Humphrey-Hawkins testimony is not always a non-event. Six years ago, Ben Bernanke used his first Humphrey-Hawkins testimony to signal to the market that the steady rise in the Fed Funds target rate was going to end at 5.25 per cent. That seems an impossibly long time ago now, as does the last big surge in the S&P 500 during the “fool’s rally” of the mid-naughties, which that testimony provoked.
Today’s testimony, however, does indeed appear to have been a non-event, as accurately predicted by Mike Mackenzie, deputising for James Mackintosh, in Monday’s Short View:
The line in his testimony that appears to have attracted most attention is that the Fed “is prepared to take further action as appropriate to promote a stronger economic recovery” – it is hard to see how he could possibly have said the opposite. Judging by Twitter, there is also interest in his comment that QE has been “effective” so far but should not be used “lightly”. It is hard to disagree. Some might disagree about the “effectiveness” line, but successive waves of QE have at least succeeded in holding up asset prices and buying time for US banks, which was probably the main intent. Read more
Does Spain really need to leave the euro? There is a pervasive argument that it does. That would restore its competitiveness, and allow the country to inflate away its debts.
But Xavier Vives, an economist at the IESE business school in Barcelona, suggests otherwise. Spain obviously has some serious problems, but an overvalued currency is not one of them. The charts he presents show that Spain’s share of global merchandise exports has barely declined during the eurozone era – quite a feat given that even Germany’s share has declined during the rise of China. Meanwhile Spain’s services exports have gained market share quite healthily. Devaluation would help but it is not desperately needed.
Will the Olympics have a positive economic impact? The question is a big, and very political one in the UK at present, as London prepares to lock down for the games. But Goldman Sachs’ big analysis, just published, suggests there really could be a return on the London games. Watch the video with Huw Pill, Goldman’s chief European economist:
Among many other points covered in the report that we didn’t reach in the video interview: Read more
Companies are talking down their earnings prospects at a record rate. For the second quarter of this year, negative pre-announcements have outnumbered positive ones by the most since the third quarter of 2001 – the quarter that included the 9/11 terrorist attacks.
That kind of shift in earnings sentiment would usually be damaging for stocks. But in this interview, Citigroup’s Tobias Levkovich comes up with an interesting argument that the worst is already over – providing the US avoids a recession.
Stocks have never been so correlated. The specifics of each company’s profit and loss account have become secondary to the broader factors of the market.
The figures demonstrate this beyond argument. In October last year, for example, the one-month correlation between individual S&P 500 stocks reached 90 per cent. The average since 1990 has been 30 per cent. Similarly, the correlation of different geographical indices has increased steadily. Twenty years ago, emerging markets offered great diversification from the developed world, with a correlation of almost zero. Now, that correlation is close to 80 per cent, according to MSCI indices. Read more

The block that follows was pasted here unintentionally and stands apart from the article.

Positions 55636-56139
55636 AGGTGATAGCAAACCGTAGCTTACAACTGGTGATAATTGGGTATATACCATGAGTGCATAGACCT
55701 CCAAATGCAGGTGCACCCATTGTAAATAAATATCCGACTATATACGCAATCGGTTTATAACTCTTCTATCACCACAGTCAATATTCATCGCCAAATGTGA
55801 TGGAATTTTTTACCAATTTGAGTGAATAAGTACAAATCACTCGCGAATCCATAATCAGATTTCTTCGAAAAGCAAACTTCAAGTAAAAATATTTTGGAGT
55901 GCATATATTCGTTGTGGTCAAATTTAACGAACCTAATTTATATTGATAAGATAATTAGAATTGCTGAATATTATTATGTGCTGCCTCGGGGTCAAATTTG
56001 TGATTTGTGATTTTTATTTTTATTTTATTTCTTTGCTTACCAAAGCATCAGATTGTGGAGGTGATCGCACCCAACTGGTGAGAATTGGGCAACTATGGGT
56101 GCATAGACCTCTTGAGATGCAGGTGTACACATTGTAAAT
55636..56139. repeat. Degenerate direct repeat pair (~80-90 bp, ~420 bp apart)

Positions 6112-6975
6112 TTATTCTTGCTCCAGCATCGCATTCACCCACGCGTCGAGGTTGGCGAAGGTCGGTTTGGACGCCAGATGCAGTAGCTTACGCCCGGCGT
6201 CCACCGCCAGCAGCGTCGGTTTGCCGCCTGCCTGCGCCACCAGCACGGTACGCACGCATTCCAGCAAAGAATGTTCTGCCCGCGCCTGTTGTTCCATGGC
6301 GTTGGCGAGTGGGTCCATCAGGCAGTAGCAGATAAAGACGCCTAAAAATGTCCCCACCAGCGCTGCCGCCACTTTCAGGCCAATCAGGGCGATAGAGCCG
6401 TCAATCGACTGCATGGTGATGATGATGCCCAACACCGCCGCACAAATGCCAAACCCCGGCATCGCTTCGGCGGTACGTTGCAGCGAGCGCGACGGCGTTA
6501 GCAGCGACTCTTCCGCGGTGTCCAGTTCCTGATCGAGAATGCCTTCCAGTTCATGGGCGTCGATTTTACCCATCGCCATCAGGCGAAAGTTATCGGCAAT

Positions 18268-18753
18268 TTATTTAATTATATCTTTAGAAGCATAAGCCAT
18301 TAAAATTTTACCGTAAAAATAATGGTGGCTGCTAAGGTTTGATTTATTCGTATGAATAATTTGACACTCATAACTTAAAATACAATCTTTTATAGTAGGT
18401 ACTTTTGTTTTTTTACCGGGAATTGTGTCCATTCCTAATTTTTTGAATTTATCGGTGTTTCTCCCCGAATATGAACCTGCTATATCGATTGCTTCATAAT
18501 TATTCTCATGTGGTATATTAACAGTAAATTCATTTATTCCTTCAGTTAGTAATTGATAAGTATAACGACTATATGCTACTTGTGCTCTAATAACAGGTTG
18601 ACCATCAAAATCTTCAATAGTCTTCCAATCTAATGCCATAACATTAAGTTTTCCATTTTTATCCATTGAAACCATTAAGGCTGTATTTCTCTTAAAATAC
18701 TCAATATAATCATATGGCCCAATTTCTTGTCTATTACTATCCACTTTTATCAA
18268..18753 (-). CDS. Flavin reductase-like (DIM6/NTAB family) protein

Was Keynes a Keynesian? I had to answer this essay question at university and managed to answer No. The issue was whether John Maynard Keynes’ 1930s ideas really entailed the interventionist policies that bore his name, and which rightly took much blame for 1970s stagflation.
Since then, an era of distinctly non-Keynesian economics by any definition has culminated in a global crash, leaving the world in what looks like what Keynes called a “liquidity trap” – where lower interest rates have little or no effect. In a week when the European Central Bank, the People’s Bank of China and the Bank of England have all eased monetary policy, the debate about Keynes’ legacy rages. It is barely a debate at all – a sterile recitation by each side of a preconceived position. Read more
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This blog is about asset allocation at the global level. It is an ongoing attempt to explain why investors and markets behave the way they do.
John Authers officially takes the "Long View", while James Mackintosh takes the "Short View" when it comes to investment decisions. In practice both of us end up taking both long- and short-term views, and occasionally disagreeing with each other; all comments and disagreements are very welcome.
James Mackintosh is the Financial Times' Investment Editor, writing and presenting the daily Short View column and video. In 16 years at the FT his posts have included comment editor, motor industry editor and hedge funds correspondent, as well as spells in the Parliamentary lobby and Paris. He was the first reporter hired for FT.com, joining two weeks before it launched.
James has a degree in philosophy and psychology from the University of Oxford, where he spent two further years in post-graduate study of philosophy. If he wasn't here, he'd be skiing.
John Authers is the Financial Times' Senior Investment Columnist, writing the Saturday Long View and a regular Monday column. In a 22-year career at the FT, his previous posts have included global head of the Lex column, investment editor, US markets editor, Mexico City bureau chief and US banking correspondent. His latest book is The Fearful Rise of Markets.
John has a degree in Philosophy, Politics and Economics from the University of Oxford, and an MBA from Columbia University. Perhaps more interestingly, he captained the highest scoring team in the history of University Challenge while at Oxford, and also once sung in Pavarotti's backing choir.